Experimental Treatments

Researchers are studying other treatments for PV. An experimental treatment for itching involves taking low doses of selective serotonin reuptake inhibitors (SSRIs). This type of medicine is used to treat depression. In clinical trials, SSRIs reduced itching in people who had PV.

Imatinib mesylate is a medicine that’s approved for treating leukemia. In clinical trials, this medicine helped reduce the need for phlebotomy in people who had PV. This medicine also helped reduce the size of enlarged spleens.

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Researchers also are trying to find a treatment that can block or limit the effects of an abnormal JAK2 gene. (A mutation, or change, in the JAK2 gene is the major cause of PV.)


Primary polycythemia (polycythemia vera) can’t be prevented. However, with proper treatment, you can prevent or delay symptoms and complications.

Sometimes you can prevent secondary polycythemia by avoiding things that deprive your body of oxygen for long periods. For example, you can avoid mountain climbing, living at a high altitude, or smoking.

People who have serious heart or lung diseases may develop secondary polycythemia. Treatment for the underlying disease may improve the secondary polycythemia. Following a healthy lifestyle to lower your risk of heart and lung diseases also will help you prevent secondary polycythemia.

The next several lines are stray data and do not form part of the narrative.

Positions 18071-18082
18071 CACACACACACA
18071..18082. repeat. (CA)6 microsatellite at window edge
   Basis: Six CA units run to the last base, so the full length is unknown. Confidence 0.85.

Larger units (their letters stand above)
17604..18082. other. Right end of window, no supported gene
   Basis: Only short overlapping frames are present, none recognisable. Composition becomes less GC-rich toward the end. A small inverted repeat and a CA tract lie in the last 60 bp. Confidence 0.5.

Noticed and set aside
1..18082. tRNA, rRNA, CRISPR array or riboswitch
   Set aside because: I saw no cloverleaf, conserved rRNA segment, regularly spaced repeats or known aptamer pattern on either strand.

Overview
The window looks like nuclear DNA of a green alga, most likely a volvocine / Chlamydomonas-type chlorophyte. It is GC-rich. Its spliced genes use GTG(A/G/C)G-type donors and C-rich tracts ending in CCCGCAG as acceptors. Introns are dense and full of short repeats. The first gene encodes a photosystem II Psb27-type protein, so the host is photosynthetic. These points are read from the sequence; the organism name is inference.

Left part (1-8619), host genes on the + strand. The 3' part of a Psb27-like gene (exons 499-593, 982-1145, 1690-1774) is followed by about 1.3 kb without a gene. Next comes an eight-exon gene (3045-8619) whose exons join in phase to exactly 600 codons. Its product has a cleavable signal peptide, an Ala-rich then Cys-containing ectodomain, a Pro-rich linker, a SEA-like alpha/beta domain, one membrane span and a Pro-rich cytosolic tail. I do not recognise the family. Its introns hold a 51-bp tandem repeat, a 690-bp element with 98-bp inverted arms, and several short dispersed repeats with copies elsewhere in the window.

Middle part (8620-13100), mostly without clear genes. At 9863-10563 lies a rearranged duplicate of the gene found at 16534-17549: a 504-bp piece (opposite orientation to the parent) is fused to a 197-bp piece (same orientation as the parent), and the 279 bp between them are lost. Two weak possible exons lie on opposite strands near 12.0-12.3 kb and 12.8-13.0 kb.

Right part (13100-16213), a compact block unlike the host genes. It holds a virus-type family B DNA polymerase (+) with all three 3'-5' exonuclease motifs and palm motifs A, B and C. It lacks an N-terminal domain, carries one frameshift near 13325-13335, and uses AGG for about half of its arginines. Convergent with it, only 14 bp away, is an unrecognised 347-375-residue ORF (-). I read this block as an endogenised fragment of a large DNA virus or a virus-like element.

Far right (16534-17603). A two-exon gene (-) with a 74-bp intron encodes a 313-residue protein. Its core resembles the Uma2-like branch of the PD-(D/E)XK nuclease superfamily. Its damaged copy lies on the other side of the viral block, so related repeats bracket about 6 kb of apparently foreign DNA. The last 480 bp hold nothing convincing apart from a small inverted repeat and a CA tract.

Polycythemia vera (PV) develops very slowly. It may not cause signs or symptoms for years. If you have PV, the sooner it’s diagnosed, the sooner your doctor can begin treating you. With proper treatment, you can prevent or delay complications.

Preventing Complications

Moderate physical activities, such as walking, can safely increase your heart rate and improve blood flow to your body. Improving blood flow lowers your risk of blood clots. Leg and ankle stretching exercises also can help improve your blood flow.

PV may cause itching all over your body. It’s important not to scratch and damage your skin. If bathing or showering causes you to have severe itching, try using cooler water and gentler soap. Carefully and gently dry your skin after baths, and use moisturizing lotion on your skin. Starch baths also may help ease itchy skin.

PV causes poor blood flow in your hands and feet. As a result, you may be more prone to injuries from cold, heat, and pressure. If you have PV, avoid long-term exposure to extremes in temperature or pressure. For example:

• Take extra care of your hands and feet in cold weather. Wear warm gloves, socks, and shoes.

• Avoid extreme heat, and protect yourself from the sun. Drink plenty of liquids. Avoid hot tubs, heated whirlpools, or hot baths of any type. Also, tanning beds, sun lamps, and heat lamps can damage your skin if you have PV.

• Guard against trauma or situations where you may be at high risk of injury, such as during sports or strenuous activities. If you’re injured, seek treatment right away. Tell the person treating you that you have PV.

• Check your feet regularly and report any sores to your doctor.

Getting Ongoing Care

If you have PV, you’ll need lifelong medical care for the disease. Ask your doctor how often you should schedule followup visits.

Routine care will allow your doctor to detect any changes with your PV and treat them early, if needed. You may need periodicblood tests to show whether the disease is getting worse.

Follow your treatment plan and take all of your medicines exactly as your doctor prescribes.

Source: National Heart, Lung, and Blood Institute, National Institutes of Health.